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Taxonomy Regulation 

by Andre Figueiredo, André Figueiredo, Sara Asseiceiro

Published: June, 2020

Submission: July, 2020

 



  1. Introduction and background

The “Action Plan: Financing Sustainable Growth” was published by the European Commission on 8 March 2018 and it established a financing strategy to redirect capital flows towards sustainable investment. Against this background, the European Parliament recently adopted Regulation (EU) 2020/852 of the European Parliament and of the Council of 18 June 2020 on the establishment of a framework to facilitate sustainable investment and amending Regulation (EU) 2019/2088 (the “Taxonomy Regulation”).


 


The Taxonomy Regulation is the latest part of a package of legislation in relation to the above-mentioned Action Plan. It is intended to support a sustainable and inclusive economic system, not only from an environmental, but also from a social point of view.


This new Regulation joins Regulation (EU) 2019/2088 on sustainability-related disclosures in the financial services sector and Regulation (EU) 2019/2089 on EU Climate Transition Benchmarks, EUParis-aligned Benchmarks and sustainability-related disclosures for benchmarks.


Rather than establishing a specific definition of f inancial products considered environmentally sustainable, the Taxonomy Regulation seeks to provide companies and investors with a common language (taxonomy) to identify economic activities that can be considered sustainable, by implementing six environmental objectives. The establishment of this unified classification system for environmentally sustainable activities will allow investors to redirect their investments towards more sustainable technologies and businesses. It is also seen as an essential step towards the climate-neutral impact of the European Union by 2050 and the achievement of the Paris Agreement targets for 2030.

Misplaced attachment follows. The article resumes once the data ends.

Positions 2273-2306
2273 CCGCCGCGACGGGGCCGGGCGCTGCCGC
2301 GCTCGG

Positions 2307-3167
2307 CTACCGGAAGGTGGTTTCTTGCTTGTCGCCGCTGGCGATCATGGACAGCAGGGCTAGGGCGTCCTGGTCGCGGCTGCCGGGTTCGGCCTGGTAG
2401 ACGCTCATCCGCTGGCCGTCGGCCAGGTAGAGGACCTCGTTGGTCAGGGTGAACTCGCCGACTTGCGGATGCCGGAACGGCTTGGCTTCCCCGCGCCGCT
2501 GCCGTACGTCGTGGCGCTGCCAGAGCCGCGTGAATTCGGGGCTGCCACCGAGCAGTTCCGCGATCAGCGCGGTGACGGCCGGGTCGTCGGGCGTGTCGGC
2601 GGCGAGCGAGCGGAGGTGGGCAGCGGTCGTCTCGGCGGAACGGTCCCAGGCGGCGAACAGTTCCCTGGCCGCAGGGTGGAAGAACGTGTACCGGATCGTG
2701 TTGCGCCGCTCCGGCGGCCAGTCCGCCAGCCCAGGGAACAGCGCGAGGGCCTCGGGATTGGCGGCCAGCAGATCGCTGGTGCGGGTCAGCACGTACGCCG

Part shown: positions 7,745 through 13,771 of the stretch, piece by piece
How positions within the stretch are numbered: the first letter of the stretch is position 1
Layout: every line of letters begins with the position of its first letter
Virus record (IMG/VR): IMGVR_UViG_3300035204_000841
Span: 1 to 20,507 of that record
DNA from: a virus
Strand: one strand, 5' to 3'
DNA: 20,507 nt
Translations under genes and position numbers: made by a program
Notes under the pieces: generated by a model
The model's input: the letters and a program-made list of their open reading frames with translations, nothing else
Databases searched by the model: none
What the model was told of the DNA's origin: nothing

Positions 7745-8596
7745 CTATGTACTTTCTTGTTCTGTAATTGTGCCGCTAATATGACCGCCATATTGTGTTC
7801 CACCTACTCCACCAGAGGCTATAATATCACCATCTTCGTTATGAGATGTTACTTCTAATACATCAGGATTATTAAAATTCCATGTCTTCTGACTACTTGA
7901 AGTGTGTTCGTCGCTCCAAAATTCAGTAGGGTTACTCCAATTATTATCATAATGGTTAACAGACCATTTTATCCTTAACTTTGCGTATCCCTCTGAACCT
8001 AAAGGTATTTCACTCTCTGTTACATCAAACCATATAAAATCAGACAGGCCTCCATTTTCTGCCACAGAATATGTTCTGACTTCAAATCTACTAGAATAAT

In addition to the taxonomy imposed by the Taxonomy Regulation, the Regulation also determines that the conditions under which an economic activity can qualify as contributing substantially to one of the six objectives listed below will be developed gradually, through the establishment of technical screening criteria by the Commission. The application of these criteria will be evaluated at least every three years and, if necessary, the Commission will amend the delegated acts relating to those criteria. To this end, the Commission will draw on the advice of the Platform on Sustainable Finance, established under the Taxonomy Regulation and composed of experts representing both the public and private sectors. The Platform should be consulted, among others, when developing, analysing and reviewing the technical screening criteria.


2. Environmental objectives


The Taxonomy Regulation sets the following six environmental objectives as the basis for assessing whether an economic activity can be environmentally sustainable:


  • Climate change mitigation – contribution to stabilising greenhouse gas concentrations in the atmosphere at a level consistent with the long-term temperature target set in the Paris Agreement, by preventing or reducing greenhouse gas emissions or increasing removals of greenhouse gases, for example, by producing renewable energy;
  • Climate change adaptation – inclusion of adaptation solutions that substantially reduce the risk of negative effects of the current climate and its expected future evolution on that economic activity or on people, nature or assets, in any case without increasing the risk of negative effects on other people, nature or assets;

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